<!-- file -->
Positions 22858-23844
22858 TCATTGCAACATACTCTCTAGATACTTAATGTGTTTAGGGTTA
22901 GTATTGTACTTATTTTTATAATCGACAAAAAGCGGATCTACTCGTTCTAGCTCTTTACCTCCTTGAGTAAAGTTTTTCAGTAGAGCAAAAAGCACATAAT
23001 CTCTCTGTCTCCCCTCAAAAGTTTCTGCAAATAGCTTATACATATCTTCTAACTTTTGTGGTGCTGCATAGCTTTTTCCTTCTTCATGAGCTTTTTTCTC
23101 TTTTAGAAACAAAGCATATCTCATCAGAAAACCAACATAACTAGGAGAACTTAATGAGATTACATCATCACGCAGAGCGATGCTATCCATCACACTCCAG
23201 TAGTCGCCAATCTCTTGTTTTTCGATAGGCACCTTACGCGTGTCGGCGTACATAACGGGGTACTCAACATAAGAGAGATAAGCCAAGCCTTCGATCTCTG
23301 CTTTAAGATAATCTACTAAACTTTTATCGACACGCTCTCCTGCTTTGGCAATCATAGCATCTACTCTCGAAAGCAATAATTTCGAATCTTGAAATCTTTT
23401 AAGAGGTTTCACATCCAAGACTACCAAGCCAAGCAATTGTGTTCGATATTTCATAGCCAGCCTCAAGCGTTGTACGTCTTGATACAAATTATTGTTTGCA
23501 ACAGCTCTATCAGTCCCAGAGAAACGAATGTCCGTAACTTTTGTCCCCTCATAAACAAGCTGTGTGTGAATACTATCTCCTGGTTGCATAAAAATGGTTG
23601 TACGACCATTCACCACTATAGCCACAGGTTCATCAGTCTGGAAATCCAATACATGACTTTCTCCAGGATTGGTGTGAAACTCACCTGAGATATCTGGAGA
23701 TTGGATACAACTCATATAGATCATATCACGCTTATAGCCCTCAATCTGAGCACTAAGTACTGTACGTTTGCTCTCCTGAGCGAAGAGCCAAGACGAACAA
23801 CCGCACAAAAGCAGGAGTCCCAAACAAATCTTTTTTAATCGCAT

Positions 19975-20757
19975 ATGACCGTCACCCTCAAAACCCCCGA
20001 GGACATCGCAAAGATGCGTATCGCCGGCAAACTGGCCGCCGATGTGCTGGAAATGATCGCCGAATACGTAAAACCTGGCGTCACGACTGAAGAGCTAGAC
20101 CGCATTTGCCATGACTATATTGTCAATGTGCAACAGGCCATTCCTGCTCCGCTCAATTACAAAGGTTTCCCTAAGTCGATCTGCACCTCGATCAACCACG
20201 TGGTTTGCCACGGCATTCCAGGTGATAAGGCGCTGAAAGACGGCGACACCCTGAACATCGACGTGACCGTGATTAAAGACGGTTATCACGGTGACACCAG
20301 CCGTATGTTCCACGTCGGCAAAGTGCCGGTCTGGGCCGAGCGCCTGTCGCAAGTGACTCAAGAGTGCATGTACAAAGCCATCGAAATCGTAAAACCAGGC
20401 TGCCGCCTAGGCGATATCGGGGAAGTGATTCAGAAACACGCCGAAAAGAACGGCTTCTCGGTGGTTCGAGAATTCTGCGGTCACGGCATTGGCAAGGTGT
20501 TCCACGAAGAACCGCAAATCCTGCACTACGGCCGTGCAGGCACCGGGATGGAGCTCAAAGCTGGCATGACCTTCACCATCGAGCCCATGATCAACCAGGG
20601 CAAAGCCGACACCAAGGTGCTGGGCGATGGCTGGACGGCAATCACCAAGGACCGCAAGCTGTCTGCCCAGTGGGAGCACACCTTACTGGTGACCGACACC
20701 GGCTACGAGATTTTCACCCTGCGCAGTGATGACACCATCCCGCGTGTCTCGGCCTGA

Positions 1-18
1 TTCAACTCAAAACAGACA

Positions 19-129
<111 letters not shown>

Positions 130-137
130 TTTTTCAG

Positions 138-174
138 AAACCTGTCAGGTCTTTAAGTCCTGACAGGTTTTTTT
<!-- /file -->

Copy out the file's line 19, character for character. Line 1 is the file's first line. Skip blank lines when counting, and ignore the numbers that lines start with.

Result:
20401 TGCCGCCTAGGCGATATCGGGGAAGTGATTCAGAAACACGCCGAAAAGAACGGCTTCTCGGTGGTTCGAGAATTCTGCGGTCACGGCATTGGCAAGGTGT